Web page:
- Project status
Time is central to conversations about climate change and conservation practice in the Anthropocene, which unsettles human narratives of progress, development, and freedom. But the accompanying prescription for ‘deep time’ and planetary thinking to solve ecological problems often threatens to dominate and overwrite the messy, locally-specific and culturally sensitive times that underpin the human relationship with nature.
This project, a collaboration with Dr Blake Ewing (University of Oxford), uses the 'temporal ecosystems' of three global wetland sites (Morecambe Bay, UK; the northern European Wadden Sea; and the Congo Basin peatlands) to investigate the different ways in which time is conceptualised, experienced, and described in these vulnerable and complex landscapes, and show how productive use of (dis)ordered, multiple temporalities can be made.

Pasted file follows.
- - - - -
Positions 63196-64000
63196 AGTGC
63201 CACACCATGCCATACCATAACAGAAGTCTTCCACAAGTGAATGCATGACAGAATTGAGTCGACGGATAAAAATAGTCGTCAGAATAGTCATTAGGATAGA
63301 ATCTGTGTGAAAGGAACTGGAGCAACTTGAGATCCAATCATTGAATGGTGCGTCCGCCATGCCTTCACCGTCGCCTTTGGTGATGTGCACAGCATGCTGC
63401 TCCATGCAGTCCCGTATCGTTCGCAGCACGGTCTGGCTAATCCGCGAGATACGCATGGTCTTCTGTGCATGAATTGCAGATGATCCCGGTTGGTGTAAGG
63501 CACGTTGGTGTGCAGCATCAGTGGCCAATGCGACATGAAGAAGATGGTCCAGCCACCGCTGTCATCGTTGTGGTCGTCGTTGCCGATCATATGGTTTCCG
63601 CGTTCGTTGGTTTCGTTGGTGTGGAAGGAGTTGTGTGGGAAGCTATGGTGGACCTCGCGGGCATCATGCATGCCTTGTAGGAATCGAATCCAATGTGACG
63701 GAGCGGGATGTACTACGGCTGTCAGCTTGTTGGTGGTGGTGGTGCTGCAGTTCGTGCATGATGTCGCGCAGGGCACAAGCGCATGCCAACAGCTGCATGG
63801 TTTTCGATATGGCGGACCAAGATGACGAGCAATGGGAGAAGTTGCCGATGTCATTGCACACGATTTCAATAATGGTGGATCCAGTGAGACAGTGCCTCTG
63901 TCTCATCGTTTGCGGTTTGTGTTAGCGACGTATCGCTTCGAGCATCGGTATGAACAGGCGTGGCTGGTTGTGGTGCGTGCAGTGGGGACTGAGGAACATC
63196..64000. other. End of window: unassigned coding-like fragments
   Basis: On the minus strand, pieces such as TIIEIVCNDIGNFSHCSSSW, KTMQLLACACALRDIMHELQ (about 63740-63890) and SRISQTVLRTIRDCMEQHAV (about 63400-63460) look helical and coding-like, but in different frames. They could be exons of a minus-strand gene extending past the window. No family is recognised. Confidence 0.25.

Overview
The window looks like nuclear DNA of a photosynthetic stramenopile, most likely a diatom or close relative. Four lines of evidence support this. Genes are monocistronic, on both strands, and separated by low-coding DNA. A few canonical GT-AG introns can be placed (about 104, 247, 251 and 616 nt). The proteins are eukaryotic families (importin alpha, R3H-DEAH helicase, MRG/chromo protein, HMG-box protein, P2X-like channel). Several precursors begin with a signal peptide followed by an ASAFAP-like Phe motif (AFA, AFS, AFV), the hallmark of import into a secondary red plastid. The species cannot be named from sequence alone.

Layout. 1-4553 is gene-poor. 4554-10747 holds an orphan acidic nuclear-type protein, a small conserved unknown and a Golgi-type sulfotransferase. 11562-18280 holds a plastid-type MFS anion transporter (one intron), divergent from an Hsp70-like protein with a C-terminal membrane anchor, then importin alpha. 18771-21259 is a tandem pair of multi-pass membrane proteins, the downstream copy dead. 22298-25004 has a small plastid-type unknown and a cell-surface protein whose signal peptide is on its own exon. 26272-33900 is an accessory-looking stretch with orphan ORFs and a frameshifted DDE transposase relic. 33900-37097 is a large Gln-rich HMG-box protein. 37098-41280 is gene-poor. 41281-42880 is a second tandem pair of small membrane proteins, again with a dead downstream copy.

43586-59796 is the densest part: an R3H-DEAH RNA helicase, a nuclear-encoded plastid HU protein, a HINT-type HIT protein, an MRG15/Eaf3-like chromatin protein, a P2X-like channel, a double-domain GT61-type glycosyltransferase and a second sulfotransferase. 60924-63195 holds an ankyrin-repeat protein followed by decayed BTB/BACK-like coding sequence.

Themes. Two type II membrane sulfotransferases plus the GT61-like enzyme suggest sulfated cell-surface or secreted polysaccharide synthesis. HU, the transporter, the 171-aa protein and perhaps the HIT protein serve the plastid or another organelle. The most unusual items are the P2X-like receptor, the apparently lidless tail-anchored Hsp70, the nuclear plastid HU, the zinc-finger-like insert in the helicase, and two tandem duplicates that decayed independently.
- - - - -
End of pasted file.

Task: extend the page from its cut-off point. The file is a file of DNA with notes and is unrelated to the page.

Findings will inform conservation and environmental education practices across these three sites by enriching understanding of time in the Anthropocene, empowering communities to reconsider prevailing temporal narratives, and facilitating knowledge exchange between wetland research and visitor centres.
Principal Investigator: Professor Nicola Thomas, Lancaster University